The firm said in a report issued on January 14 that its experts have uncovered Rocra, which was created five years ago to steal information and geopolitical intelligence from computer systems, mobile phones and enterprise network equipment.
Speaking to Muscat Daily, Alexander Gostev, Chief Security Expert, Kaspersky Lab, said that there were 'two detections of this kind of malware in Oman'. Gostev declined to identify the targets but suggested that one of them was an embassy.
“The evidence that we have indicates that the countries that became victims of the attackers were mostly related to the region of Eastern Europe, former USSR members and countries in Central Asia,” Gostev said.
“Based on the statistics from Kaspersky Security Network, there are two detections of this kind of malware in Oman. The victim organisations were identified using IP addresses and public WHOIS information or remote system names. In the case of Oman, we can speak about an embassy being under attack.
“Yet, once again, this is based on data from Kaspersky AV (anti virus) products. Apparently, the real number and list of victim names is much larger.”
Oman's Computer Emergency Readiness Team (OCERT), which has recently been chosen as the regional cyber security centre for 21 countries across the Arab region, said that it is 'studying the report and is in contact with the company that issued the report'.
“OCERT has published a threat notification, and alert in the OCERT portal and sent it to all constituents,” it said in a statement. “OCERT is addressing such issues through awareness programs. Concerned authorities mentioned in the report as targets have been notified and have been offered assistance with recommendations on actions and solutions.”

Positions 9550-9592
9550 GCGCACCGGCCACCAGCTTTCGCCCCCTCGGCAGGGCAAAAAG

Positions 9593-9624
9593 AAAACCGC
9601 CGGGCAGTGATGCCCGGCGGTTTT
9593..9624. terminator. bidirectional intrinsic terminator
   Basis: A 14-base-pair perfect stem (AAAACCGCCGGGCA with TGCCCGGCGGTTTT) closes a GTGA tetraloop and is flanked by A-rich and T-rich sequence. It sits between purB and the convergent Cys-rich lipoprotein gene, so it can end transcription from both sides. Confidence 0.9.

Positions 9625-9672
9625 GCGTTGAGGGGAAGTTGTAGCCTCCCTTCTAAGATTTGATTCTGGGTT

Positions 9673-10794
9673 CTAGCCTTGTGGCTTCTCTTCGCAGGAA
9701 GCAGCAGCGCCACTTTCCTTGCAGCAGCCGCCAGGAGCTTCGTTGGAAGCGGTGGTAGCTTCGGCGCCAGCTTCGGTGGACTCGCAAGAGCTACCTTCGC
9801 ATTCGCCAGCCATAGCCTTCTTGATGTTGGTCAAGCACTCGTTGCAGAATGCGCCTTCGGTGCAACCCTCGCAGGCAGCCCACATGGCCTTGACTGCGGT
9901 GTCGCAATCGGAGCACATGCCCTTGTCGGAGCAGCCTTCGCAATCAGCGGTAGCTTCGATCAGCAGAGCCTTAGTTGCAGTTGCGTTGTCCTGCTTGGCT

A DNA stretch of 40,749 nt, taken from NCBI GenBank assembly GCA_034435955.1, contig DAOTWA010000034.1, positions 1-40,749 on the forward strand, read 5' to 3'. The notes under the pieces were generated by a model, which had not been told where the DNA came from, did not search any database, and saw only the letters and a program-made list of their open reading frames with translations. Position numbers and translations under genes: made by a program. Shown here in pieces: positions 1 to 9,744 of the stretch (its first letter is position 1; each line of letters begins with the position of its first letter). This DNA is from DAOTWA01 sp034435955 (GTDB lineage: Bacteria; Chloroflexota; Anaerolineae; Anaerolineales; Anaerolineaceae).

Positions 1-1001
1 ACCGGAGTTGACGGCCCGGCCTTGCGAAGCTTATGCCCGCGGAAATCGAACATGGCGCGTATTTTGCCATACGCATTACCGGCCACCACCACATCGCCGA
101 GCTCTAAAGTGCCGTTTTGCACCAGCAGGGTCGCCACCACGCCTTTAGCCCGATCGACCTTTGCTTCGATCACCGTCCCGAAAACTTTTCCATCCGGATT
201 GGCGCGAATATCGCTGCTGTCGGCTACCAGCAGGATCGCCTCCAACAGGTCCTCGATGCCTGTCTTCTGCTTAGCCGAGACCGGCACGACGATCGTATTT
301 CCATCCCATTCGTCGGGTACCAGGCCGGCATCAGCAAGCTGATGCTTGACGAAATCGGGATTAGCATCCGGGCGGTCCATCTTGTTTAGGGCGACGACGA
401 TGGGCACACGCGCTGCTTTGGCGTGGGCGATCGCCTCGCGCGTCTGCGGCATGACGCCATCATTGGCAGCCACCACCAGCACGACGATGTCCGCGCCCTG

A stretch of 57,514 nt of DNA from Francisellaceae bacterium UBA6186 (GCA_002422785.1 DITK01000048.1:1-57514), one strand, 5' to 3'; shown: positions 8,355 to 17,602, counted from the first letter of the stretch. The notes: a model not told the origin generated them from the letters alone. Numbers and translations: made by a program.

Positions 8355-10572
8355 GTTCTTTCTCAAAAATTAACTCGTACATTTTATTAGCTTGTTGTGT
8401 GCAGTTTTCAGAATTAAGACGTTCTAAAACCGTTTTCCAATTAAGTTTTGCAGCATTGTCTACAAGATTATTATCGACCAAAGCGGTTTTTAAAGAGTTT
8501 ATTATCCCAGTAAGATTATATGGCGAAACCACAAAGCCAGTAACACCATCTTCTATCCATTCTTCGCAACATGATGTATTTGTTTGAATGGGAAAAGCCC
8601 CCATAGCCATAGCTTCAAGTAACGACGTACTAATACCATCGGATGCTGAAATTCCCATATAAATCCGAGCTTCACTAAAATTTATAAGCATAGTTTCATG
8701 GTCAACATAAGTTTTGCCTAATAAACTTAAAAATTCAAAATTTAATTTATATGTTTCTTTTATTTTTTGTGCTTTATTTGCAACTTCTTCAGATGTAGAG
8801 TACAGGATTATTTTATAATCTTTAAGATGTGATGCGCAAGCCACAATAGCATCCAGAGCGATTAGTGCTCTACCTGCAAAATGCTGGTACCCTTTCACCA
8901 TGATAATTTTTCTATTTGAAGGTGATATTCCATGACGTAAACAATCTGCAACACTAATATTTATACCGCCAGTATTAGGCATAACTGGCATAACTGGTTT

According to the Kaspersky Lab report, Rocra has infected hundreds of victims around the world in seven main categories: Government, diplomatic/embassies, research institutions, trade and commerce, nuclear/ energy research, oil and gas companies, and aerospace.
The attackers are yet to be identified, but the report stated, “There is no evidence linking this with a nation-state sponsored attack. The information stolen by the attackers is of the highest level and includes geopolitical data which can be used by nation states. Such information could be traded in the underground and sold to the highest bidder, which can be of course, anywhere.”
The report added, “With Rocra, the attackers managed to stay in the game for over five years and evade detection of most anti-virus products while continuing to exfiltrate what must be hundreds of terabytes by now.”